Java get available memory

This sample by William Brendel may be of some use.

EDIT: I originally provided this sample (linking to William Brendel’s answer on another topic). The creator of that topic (Steve M) wanted to create a multi-platform Java application. Specifically, the user was trying to find a means by which to assess the running machine’s resources (disk space, CPU and memory usage).

This is an inline transcript of the answer given in that topic. However, it has been pointed out on this topic that it is not the ideal solution, despite my answer being marked as accepted.

public class Main {
  public static void main(String[] args) {
  /* Total number of processors or cores available to the JVM */
  System.out.println("Available processors (cores): " + 

  /* Total amount of free memory available to the JVM */
  System.out.println("Free memory (bytes): " + 

  /* This will return Long.MAX_VALUE if there is no preset limit */
  long maxMemory = Runtime.getRuntime().maxMemory();
  /* Maximum amount of memory the JVM will attempt to use */
  System.out.println("Maximum memory (bytes): " + 
  (maxMemory == Long.MAX_VALUE ? "no limit" : maxMemory));

  /* Total memory currently in use by the JVM */
  System.out.println("Total memory (bytes): " + 

  /* Get a list of all filesystem roots on this system */
  File[] roots = File.listRoots();

  /* For each filesystem root, print some info */
  for (File root : roots) {
    System.out.println("File system root: " + root.getAbsolutePath());
    System.out.println("Total space (bytes): " + root.getTotalSpace());
    System.out.println("Free space (bytes): " + root.getFreeSpace());
    System.out.println("Usable space (bytes): " + root.getUsableSpace());

User Christian Fries points out that it is wrong to assume that Runtime.getRuntime().freeMemory() gives you the amount of memory which may be allocated until an out-of-memory error occurs.

From the documentation, the signature return of Runtime.getRuntime().freeMemory() is as such:

Returns: an approximation to the total amount of memory currently available for future allocated objects, measured in bytes.

However, user Christian Fries claims this function may be misinterpreted. He claims that the approximate amount of memory which may be allocated until an out-of-memory error occurs (the free memory) is likely to be given by:

long presumableFreeMemory = Runtime.getRuntime().maxMemory() - allocatedMemory;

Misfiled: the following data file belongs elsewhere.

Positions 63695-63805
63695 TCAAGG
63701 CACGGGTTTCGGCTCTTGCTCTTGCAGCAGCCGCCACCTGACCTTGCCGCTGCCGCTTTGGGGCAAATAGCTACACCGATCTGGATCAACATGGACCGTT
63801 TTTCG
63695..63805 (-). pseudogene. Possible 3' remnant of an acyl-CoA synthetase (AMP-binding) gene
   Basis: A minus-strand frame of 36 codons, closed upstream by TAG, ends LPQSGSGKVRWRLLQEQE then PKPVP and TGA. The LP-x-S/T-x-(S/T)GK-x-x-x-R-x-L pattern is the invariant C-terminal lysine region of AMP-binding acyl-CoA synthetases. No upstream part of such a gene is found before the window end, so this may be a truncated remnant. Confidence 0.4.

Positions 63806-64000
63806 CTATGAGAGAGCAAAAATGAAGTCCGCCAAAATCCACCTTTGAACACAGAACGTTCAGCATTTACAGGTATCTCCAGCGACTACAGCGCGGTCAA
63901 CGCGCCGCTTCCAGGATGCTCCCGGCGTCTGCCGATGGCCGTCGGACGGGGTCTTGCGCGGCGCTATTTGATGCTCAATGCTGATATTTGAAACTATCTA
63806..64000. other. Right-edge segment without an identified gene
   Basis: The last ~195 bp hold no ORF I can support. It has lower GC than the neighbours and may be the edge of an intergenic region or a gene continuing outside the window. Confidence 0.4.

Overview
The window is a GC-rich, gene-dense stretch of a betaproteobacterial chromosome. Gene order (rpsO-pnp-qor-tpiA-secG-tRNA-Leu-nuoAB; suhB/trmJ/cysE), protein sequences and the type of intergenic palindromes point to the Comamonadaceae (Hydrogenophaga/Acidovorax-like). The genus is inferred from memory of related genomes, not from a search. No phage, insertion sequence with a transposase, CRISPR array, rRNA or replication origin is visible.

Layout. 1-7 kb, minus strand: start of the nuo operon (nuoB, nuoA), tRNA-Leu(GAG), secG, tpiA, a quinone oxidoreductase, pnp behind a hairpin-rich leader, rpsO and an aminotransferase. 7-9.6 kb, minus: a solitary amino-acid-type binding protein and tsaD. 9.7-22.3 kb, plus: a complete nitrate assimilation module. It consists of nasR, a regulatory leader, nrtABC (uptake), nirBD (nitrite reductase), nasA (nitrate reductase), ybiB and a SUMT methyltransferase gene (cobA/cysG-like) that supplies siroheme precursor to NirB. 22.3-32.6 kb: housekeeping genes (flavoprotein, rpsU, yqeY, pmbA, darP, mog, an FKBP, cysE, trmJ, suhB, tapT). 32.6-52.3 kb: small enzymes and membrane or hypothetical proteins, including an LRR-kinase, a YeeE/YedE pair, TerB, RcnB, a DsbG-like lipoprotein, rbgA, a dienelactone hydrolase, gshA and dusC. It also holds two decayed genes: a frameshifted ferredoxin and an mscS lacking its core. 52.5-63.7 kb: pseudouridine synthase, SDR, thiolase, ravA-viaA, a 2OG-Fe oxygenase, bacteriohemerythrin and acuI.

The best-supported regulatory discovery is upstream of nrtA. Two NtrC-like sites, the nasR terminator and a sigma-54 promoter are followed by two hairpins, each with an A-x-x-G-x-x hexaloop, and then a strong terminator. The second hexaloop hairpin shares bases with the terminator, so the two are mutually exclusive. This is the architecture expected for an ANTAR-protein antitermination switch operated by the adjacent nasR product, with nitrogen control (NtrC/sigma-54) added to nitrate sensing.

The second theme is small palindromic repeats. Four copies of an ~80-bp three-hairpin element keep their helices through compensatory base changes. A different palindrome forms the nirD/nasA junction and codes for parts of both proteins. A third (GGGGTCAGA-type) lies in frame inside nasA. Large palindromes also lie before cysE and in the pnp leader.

With allocatedMemory being given by:

long allocatedMemory = 

The key here is a discrepancy between the concept of free memory. One thing is the memory that the operating system provides the Java Virtual Machine. Another is the total amount of bytes comprising the chunks of blocks of memory actually being used by the Java Virtual Machine itself.

Considering that memory given to Java applications is managed in blocks by the Java Virtual Machine, the amount of free memory available to the Java Virtual Machine may not exactly match the memory available for a Java application.

Specifically, Christian Fries denotes the usage of the -mx or -Xmx flags to set the maximum amount of memory available to the Java Virtual Machine. He notes the following function differences:

/* Returns the maximum amount of memory available to 
   the Java Virtual Machine set by the '-mx' or '-Xmx' flags. */

/* Returns the total memory allocated from the system 
   (which can at most reach the maximum memory value 
   returned by the previous function). */

/* Returns the free memory *within* the total memory 
   returned by the previous function. */

Christian concludes his answer by stating that Runtime.getRuntime().freeMemory() in fact returns what may be called presumable free memory; even if a future memory allocation does not exceed the value returned by that function, if the Java Virtual Machine has not yet received the actual chunk of memory assigned by the host system, a java.lang.OutOfMemoryError may still be produced.

In the end, the proper method to use will have a varying degree of dependence on the specifics of your application.

I provide another link which may be useful. It is a question made by user Richard Dormand and answered by stones333 about determining the default Java heap size used.

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